By: Patrick McKenna, Staff Writer
Always eager to present a disregard for the music industry, the Sacramento saints of underground noise-rap, Death Grips, pulled a déjà vu release with their free record Government Plates. An 11 song LP, Government Plates is streaming courtesy of Soudcloud, a little over a year after releasing No Love Deep Web, another free download on their website. A composition of mesmerizing intensity and indecipherable muttered lyrics, Government Plates is a golden nugget of noise for fans. For Death Grip-gripers, it may sound as if robotic punks have come to pillage your town and massacre any corporate entities present. The abstractly angry hip-hop group, made up of rapper MC Ride and producers/instrumentalists Flatlander and Zach Hill, (Hill is currently writing and directing an original feature film that Death Grips will be providing the soundtrack for) present an album that doesn’t stray far from their avant-garde meets Odd Future sound, with politically charged lyrics filled with defiance and inarticulate shouting still plentiful. However, the instrumentation of the album furthers the group’s progress of mixing unruly drumbeats and reckless synth, creating their own blend of experimental hip-hop (See “Anne Bonny” and strap in). This is not the ideal sound for a quaint walk on the beach; the extravagant presentation of sludgy, eclectic electronics and outrageous lyrics presented as a secondary feature of the music hits listeners like a semi.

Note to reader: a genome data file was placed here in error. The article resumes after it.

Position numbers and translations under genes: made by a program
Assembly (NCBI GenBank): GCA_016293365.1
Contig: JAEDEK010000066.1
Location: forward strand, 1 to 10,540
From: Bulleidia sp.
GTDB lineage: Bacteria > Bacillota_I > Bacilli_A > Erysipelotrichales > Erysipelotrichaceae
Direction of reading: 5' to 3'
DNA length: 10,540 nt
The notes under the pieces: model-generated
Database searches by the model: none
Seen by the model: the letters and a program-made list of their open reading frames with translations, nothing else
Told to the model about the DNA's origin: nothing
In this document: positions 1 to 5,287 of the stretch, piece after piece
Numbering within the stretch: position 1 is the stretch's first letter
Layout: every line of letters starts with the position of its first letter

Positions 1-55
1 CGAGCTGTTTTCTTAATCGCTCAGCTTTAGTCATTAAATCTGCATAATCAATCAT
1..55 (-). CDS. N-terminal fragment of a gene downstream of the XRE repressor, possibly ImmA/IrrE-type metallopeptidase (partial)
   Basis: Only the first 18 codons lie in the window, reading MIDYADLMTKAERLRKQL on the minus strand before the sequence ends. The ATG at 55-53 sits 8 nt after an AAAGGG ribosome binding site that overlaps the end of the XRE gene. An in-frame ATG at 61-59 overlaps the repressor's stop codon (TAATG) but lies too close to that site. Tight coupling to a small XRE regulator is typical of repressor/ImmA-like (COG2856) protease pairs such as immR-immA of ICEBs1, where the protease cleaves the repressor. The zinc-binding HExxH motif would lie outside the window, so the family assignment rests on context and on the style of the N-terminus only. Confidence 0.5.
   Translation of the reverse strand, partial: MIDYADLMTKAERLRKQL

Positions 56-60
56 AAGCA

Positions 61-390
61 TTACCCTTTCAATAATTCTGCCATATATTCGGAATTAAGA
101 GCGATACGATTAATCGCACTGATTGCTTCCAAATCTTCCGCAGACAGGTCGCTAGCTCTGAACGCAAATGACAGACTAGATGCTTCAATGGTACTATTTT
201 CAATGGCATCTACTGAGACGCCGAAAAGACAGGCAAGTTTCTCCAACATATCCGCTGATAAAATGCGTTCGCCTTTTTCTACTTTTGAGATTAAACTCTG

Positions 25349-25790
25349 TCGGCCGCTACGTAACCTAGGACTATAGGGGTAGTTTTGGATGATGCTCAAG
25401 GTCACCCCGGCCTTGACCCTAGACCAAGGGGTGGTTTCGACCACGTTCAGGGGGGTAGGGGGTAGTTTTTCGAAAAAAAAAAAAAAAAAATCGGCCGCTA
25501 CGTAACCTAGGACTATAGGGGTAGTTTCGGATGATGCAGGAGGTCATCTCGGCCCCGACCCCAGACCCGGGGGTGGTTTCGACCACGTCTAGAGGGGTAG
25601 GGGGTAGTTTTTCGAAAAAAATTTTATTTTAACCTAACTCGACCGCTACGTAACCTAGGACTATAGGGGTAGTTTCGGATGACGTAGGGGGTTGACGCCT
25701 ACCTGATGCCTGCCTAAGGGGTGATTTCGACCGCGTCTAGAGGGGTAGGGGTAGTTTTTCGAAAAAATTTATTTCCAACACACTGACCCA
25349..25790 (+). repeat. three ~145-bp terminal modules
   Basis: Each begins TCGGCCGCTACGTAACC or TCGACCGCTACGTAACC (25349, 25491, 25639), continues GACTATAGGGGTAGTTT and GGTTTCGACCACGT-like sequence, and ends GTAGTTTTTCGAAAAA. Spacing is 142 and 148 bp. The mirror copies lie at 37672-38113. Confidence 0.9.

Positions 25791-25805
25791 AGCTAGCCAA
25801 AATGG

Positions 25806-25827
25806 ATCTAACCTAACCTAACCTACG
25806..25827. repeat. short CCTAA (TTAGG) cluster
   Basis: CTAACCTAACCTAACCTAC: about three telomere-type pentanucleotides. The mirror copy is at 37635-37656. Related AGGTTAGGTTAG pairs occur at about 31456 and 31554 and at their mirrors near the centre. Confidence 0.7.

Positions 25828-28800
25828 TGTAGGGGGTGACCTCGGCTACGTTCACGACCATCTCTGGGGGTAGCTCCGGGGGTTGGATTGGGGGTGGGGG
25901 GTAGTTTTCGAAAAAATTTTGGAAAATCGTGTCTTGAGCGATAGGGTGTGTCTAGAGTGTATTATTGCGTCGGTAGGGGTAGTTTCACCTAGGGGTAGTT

Government Plates is not an album for someone interested in mediocre indie-pop whiny bullshit. It’s for the aggravated, the alternative, the ones interested in something unusual. Government Plates opens with the sound of shattering glass and a hook, along with screamed words, “Come/come fuck apart in here.” With blistering snares on top of lo-fi synths at their dirtiest, Death Grips puts the meaning in ‘starting with a bang’ with the longwindedly named, “You Might Think He Loves You For Your Money But I Know What He Really Loves You For It’s Your Brand New Leopard Skin Pillbox Hat.” (Which is literally one character too long for the YouTube search bar.)
Abnormality is abundant on this album, with prime examples in both “I’m Overflow” and “Bootleg (I don’t need your help).” Each of these tracks offers a ironically catchy hook with distortion and chaotic instrumentals, overlapping a terrifying harmony of lyrics bellowed—versus the grossly standard sung of course. The middle of album track “Birds” contains the best drop of the album, with soft electronic squeals thrown away for a thunderous experience of heavy bass and ram snares. Depicting Death Grips at its best, “Birds” is clearly the high point of the album. Don’t write off Death Grips as another alternative project trying too hard to be different; dirty beats and belligerent yelling can be artistic too.
Bootleg (I don’t need your help)
Patrick is currently a freshman majoring in journalism. He’s originally from Elmhurst, Illinois. He listens to an absurd amount of music, ranging from classic rock, pitchforks top picks, or even some soultastic Al Green. He hopes you understand his strange vocabulary and intensive love of strange music.